BUENOS AIRES/BRASILIA (Reuters) - An increasingly isolated Venezuela accused the Mercosur trade bloc of staging a "coup" on Friday after member nations suspended the socialist nation for failing to fulfill membership requirements.
In an official letter addressed to Venezuela's Foreign Minister Delcy Rodriguez and seen by Reuters, Mercosur informed Venezuela of "the cessation of the exercise of the rights inhered to a member state as of this date."
Following a decade in which strong growth and leftist policies across South America led the bloc to embrace Venezuela, the suspension now underscores the ideological split in a region struggling with plummeting commodity prices and enfeebled economies.
It further isolates the administration of Venezuelan President Nicolas Maduro, who is accused of exacerbating the political, economic and humanitarian crises battering the Andean country.
Rodriguez said she had not been notified in accordance with the rules of Mercosur and said Venezuela was the victim of "a coup at the heart of Mercosur."
"An illegal Mercosur is being born," she said at a press conference in Caracas.
Leaders of Mercosur, which also includes Argentina, Brazil, Paraguay and Uruguay, gave Venezuela a Dec. 1 ultimatum in September. They determined on Thursday that conditions had not been met for Venezuela to remain in the bloc, Argentina's foreign ministry said in a Friday statement.
To re-enter Mercosur, Caracas would need to renegotiate the terms of its membership in accordance with the bloc's economic, trade and immigration rules. Venezuela has told the bloc that some 130 norms, which include a human rights accord, are "inadmissible."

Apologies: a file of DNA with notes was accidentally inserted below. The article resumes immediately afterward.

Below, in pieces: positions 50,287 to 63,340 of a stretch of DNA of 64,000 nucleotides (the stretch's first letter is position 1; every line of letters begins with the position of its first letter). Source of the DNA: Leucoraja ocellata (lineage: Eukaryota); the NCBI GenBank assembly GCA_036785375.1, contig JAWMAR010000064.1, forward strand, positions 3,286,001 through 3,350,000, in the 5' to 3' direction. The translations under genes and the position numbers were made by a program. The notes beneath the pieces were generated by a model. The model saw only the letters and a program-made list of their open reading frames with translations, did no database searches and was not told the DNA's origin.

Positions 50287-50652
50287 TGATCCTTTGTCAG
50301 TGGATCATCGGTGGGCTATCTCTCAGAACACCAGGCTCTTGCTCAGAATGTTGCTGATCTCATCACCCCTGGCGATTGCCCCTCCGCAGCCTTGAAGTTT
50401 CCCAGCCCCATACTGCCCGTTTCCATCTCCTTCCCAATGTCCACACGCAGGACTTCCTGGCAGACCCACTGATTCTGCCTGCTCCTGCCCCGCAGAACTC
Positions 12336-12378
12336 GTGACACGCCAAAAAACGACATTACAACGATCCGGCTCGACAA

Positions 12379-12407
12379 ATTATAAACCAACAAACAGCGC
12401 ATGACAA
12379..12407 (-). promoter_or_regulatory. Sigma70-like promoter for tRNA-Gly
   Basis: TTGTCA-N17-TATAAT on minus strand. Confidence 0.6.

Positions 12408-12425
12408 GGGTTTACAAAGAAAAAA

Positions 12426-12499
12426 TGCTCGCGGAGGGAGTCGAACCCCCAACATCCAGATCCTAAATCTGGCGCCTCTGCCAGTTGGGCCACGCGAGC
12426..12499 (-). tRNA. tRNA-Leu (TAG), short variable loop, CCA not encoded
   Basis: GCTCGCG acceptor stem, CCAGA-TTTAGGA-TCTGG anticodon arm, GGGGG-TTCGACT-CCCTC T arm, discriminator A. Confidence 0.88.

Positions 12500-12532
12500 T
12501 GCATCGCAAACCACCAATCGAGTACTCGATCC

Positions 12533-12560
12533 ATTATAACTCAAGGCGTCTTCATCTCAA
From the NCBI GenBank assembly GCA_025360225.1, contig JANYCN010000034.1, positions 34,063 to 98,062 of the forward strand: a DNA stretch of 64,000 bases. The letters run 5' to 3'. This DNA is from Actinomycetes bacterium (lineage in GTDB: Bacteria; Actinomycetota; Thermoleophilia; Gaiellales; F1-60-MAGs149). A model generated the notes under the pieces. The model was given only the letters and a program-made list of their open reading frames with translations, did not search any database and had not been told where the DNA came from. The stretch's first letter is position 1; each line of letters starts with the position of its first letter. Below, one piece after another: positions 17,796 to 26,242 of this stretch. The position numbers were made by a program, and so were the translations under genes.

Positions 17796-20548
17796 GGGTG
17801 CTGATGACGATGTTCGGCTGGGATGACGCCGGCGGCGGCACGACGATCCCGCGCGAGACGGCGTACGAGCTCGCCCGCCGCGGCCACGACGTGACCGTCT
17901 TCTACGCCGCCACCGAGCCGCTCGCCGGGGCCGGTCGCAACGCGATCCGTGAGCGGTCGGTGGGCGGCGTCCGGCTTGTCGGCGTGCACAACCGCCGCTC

That signals any readmission talks could be tense and take years, said a Brazilian official involved in negotiations with Venezuela.
"They may not be able to reenter the bloc if there is something that goes fundamentally against Mercosur," said the official, who asked for anonymity to speak freely.
Venezuela entered the bloc in 2012.
Venezuela, home to some of the world's largest oil reserves, was seen then as a key trade partner by regional heavyweights Brazil and Argentina, both of whom had leftist governments allied with former Venezuelan President Hugo Chavez, Maduro's mentor and predecessor.
Although Venezuela is a big importer of Mercosur products, it has struggled to pay for them as its economy crumbled because of lower oil prices.
(Reporting by Alonso Soto; Additional reporting by Eyanir Chinea in Caracas and Caroline Stauffer in Buenos Aires; Editing by Alden Bentley and Andrew Hay)